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  • Katie Paterson

Falling down rabbit holes

A truism I keep returning to is that you really need to have already completed the research before you can write a decent research proposal. There are so many factors to consider - the core questions (what am I trying to find out), the rationale (why), the context (everything ever written or made on the subject), and most terrifyingly, the methodology (exactly how am I going to do every single thing over the next three years), and the outcomes (what is it all going to mean and how am I going to tell people).


Grappling with how to offer a reasonable stab at all of the above has occupied most of my time. How do you know when you've read enough to start writing? When everything you read, watch or listen to sets off a chain reaction of ten more things to look into, how can you ever feel confident in starting to offer a perspective on it? Why is the statue naked?


Wait...


I'm assured that it's normal, even valuable, to fall down a few rabbit holes at this point. Well, this week's rabbit hole was the unveiled statue of Mary Wollstonecraft - sorry, the sculpture for Mary Wollstonecraft - on Newington Green, not far from where I live. The culmination of more than a decade of fundraising and campaigning by a brilliant and dedicated group, Mary on the Green, Maggi Hambling's artwork features a naked 'everywoman' emerging from 'a mass of female forms', on a plinth bearing Wollstonecraft's words;


I do not wish women to have power over men, but rather over themselves.


Criticism of the statue has focused on the nudity (a slim, sexy, hard-bodied young woman) and the choice not to present a likeness of Wollstonecraft (as is usually implied by a commemorative statue). I have to say that my first reaction to seeing it, in pictures and in real life, was a real sadness. The work doesn't speak to me, it doesn't feel challenging or triumphant or empowering, but above all it doesn't feel as if the artist has channelled any of her subject. Where we might have hoped for a tribute to courage and intellectual originality, a memorial to a woman who died young, like so many of her contemporaries, due to complications of childbirth, we have what feels like an empty fallback to the 'nudity is empowering' trope, leaving us, as Nancy Durrant said, with 'just another naked woman in art'. It feels like a waste, not only of an extraordinary fundraising effort, but of the opportunity to commemorate Mary Wollstonecraft - the specific, unique woman, of her time and the more extraordinary for it.


There was, however, a silver lining. (Pun, groan, yes, this is going to happen a lot.) I wandered over to Newington Green to see for myself, hoping to find that in the flesh, the work spoke volumes I had missed in the photographs. While that didn't happen for me, I was struck by the pull it had exerted, as a small (socially distanced) crowd had gathered, also to see for themselves. Someone had left a little knitted vest for her to wear, others left signs; Where are my books? Where are my clothes?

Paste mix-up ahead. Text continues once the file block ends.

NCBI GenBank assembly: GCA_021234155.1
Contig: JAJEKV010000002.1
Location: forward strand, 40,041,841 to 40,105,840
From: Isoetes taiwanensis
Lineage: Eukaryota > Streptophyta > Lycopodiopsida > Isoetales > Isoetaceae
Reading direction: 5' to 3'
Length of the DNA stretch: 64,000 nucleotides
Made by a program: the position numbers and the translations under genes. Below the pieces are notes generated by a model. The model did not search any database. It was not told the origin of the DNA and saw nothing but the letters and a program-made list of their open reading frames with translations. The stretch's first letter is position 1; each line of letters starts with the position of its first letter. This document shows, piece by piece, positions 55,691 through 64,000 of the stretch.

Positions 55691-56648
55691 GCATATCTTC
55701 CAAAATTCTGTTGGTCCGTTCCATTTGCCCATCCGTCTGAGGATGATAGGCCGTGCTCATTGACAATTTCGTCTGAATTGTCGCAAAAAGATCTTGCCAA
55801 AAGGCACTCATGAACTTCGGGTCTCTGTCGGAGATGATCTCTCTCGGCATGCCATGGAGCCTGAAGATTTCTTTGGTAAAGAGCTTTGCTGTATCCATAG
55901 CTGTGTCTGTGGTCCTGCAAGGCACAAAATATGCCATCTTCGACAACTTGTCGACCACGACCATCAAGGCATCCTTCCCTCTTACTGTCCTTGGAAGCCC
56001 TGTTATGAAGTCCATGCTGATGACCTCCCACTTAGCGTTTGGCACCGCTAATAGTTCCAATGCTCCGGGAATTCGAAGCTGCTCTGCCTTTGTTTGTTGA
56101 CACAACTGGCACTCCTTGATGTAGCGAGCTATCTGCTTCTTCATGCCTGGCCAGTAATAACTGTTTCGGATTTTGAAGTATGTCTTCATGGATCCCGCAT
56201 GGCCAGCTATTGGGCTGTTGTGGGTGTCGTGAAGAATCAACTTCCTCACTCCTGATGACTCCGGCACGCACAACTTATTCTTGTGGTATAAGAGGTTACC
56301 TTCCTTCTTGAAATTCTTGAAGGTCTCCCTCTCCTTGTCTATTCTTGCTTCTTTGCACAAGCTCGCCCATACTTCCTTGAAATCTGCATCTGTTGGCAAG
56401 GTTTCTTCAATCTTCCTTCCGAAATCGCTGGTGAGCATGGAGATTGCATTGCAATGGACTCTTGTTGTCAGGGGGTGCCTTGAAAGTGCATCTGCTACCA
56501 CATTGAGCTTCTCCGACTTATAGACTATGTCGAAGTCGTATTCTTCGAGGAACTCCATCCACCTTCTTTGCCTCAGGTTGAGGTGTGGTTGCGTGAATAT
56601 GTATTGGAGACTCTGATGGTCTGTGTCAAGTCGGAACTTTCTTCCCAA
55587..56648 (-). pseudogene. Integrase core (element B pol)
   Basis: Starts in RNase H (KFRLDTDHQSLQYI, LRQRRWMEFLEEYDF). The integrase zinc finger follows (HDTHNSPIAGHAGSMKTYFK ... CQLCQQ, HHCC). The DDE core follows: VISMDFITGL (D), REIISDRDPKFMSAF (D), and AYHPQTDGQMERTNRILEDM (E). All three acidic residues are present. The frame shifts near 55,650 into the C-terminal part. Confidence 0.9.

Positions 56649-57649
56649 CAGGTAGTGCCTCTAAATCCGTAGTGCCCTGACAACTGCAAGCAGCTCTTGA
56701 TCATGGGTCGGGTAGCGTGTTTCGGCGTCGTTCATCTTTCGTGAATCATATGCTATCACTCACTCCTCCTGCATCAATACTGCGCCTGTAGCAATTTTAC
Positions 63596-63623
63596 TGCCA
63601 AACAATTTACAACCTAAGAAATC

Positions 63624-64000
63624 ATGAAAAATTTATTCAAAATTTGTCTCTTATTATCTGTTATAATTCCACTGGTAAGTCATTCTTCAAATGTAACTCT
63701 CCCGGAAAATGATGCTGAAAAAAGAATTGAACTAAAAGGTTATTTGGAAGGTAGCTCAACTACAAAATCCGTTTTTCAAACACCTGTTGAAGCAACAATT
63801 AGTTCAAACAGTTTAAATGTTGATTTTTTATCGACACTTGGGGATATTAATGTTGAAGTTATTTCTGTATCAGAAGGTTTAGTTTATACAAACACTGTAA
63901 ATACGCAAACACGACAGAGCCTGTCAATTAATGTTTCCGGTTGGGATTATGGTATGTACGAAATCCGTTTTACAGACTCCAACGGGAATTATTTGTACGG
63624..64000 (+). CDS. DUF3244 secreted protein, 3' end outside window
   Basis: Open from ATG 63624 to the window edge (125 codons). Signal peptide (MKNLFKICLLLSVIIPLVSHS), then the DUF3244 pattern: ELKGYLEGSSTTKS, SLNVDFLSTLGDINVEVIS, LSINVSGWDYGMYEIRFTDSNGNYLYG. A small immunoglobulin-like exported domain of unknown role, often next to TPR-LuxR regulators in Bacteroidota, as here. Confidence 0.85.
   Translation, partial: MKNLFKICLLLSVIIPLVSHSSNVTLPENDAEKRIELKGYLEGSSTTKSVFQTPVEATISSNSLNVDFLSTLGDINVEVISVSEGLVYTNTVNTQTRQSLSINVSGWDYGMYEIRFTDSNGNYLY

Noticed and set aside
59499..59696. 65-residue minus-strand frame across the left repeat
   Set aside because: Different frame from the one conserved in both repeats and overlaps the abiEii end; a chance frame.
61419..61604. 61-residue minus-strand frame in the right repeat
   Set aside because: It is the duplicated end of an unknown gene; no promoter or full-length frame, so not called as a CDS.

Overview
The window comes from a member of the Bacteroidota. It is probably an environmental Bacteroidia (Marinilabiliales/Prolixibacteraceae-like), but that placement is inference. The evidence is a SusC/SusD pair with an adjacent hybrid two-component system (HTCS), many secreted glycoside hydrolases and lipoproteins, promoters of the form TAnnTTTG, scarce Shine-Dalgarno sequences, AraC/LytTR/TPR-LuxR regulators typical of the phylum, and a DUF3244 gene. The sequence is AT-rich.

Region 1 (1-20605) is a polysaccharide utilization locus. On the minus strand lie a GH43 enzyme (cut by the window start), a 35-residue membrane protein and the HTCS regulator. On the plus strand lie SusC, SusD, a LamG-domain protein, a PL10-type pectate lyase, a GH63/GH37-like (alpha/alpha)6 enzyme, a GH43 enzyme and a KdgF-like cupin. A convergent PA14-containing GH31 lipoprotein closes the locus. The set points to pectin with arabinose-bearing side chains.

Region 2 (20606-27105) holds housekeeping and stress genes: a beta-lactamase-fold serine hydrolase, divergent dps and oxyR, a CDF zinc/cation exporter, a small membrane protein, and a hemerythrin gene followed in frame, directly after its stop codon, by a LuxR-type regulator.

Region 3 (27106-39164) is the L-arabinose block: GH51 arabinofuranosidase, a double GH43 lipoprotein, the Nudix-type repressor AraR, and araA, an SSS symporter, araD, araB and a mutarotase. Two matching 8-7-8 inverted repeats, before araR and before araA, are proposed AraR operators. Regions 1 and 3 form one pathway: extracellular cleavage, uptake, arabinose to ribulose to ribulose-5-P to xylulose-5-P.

As we stood, and stared, we asked one another - What do you think of it? Do you mind she's naked? When did she die? What was she famous for? I think Frankenstein is a rubbish book, actually.


It's the nearest thing I've ever experienced to an impromptu feminist forum - and I was so pleased, in that moment, for Mary and for the campaigners who've worked so hard to commemorate her. That misfire of a statue brought out at least momentarily her real legacy, which is the freedom to discuss, dissent and to think for yourself.


On which topic - after running myself a bit ragged with a strict schedule of reading that produced beautiful notes and almost no retention, I'm starting to accept that I have to trust myself a bit more, and follow my instincts about when and what to read, and when to process, synthesise and reach out for more.


Part of that process has been the (for me) thrilling rediscovery of a whiteboard and chalkboard, which are my new best friends. So at the moment, my literature review looks like this:



And my practice review looks like this:



The challenge now is to turn these (beautiful, I'm sure you'll agree) brain splatters into a coherent piece of text, that not only explains what I'm trying to do but demonstrates a comprehensive and critical understanding of all the work that's been done before me. Simple!


To that end - I'd love to hear from you if you've seen anything in the theatre, or read anything, about other people's experiences with hormones, for contraception or for managing the menopause. At the moment I'm only looking for existing work, not personal experience - but stay tuned, because that request is coming soon! (Subject to the three ethics forms I'm currently writing).


Thanks for reading, and I'd love to hear your thoughts on Mary Wollstonecraft, research or any questions you have about my work.


Back to the drawing boards I go...







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